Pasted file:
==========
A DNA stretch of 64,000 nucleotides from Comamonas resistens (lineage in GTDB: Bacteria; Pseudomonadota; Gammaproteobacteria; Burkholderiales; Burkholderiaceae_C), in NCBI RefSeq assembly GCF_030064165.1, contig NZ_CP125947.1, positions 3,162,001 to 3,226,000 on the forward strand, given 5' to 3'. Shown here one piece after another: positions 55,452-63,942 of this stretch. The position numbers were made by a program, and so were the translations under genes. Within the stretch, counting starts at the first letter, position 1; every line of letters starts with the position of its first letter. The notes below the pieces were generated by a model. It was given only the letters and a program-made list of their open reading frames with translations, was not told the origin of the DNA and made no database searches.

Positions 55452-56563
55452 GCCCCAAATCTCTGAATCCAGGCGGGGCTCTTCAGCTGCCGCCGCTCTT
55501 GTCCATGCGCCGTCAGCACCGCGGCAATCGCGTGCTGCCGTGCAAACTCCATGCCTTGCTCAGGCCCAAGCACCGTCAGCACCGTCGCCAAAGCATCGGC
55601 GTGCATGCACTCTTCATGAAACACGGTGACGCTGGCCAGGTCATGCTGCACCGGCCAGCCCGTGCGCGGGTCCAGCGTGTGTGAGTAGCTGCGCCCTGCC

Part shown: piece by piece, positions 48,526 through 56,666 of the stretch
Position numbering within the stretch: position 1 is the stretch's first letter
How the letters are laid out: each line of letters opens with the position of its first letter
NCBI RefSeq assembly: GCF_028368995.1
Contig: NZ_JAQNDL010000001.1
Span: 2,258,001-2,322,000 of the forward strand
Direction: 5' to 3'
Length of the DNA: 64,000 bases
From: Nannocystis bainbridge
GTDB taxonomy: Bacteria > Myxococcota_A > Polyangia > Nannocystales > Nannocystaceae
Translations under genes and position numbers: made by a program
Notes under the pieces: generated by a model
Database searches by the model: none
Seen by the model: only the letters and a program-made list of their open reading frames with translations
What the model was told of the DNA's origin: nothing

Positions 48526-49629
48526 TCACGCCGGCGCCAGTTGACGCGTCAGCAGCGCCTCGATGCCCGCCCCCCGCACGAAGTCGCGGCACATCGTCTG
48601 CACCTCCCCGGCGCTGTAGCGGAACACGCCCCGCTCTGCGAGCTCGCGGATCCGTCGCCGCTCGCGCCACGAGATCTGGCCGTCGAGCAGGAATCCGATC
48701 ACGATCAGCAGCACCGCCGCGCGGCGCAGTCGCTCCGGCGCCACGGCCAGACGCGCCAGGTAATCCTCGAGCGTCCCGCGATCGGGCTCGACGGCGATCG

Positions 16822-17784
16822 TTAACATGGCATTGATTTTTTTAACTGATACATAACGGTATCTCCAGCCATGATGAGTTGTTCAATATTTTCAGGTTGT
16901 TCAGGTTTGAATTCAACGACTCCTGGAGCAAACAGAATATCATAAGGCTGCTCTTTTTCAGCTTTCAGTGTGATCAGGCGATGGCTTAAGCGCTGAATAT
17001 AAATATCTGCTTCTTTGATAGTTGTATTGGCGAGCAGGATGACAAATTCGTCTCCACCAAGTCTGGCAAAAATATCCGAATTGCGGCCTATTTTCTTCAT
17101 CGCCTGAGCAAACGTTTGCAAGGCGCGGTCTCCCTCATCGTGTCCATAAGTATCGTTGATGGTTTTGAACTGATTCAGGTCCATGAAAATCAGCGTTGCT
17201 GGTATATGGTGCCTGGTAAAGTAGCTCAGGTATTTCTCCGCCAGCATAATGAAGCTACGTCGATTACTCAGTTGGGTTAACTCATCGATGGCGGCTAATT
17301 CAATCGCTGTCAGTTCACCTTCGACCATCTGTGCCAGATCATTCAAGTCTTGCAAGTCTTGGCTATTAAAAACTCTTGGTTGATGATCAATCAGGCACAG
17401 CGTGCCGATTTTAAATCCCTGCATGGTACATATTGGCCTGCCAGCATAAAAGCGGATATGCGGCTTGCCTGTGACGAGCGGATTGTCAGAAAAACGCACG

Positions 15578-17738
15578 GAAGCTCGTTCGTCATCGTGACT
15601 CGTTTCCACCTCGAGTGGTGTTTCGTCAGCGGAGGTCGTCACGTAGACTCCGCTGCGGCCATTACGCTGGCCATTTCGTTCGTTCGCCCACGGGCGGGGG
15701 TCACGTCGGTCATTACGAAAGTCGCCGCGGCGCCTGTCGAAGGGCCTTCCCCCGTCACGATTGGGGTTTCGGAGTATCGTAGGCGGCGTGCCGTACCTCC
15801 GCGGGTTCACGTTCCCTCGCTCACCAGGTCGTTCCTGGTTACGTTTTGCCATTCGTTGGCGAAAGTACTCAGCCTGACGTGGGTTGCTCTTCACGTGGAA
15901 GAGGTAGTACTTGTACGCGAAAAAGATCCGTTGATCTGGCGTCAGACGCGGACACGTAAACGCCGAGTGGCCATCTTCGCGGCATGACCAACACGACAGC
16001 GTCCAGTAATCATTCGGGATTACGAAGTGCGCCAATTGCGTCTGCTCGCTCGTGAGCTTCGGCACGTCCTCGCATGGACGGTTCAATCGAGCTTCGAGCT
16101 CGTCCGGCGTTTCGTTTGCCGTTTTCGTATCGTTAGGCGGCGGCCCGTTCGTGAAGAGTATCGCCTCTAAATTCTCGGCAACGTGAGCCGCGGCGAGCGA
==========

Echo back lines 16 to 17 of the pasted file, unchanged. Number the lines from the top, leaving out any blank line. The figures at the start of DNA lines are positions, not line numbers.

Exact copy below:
Translations under genes and position numbers: made by a program
Notes under the pieces: generated by a model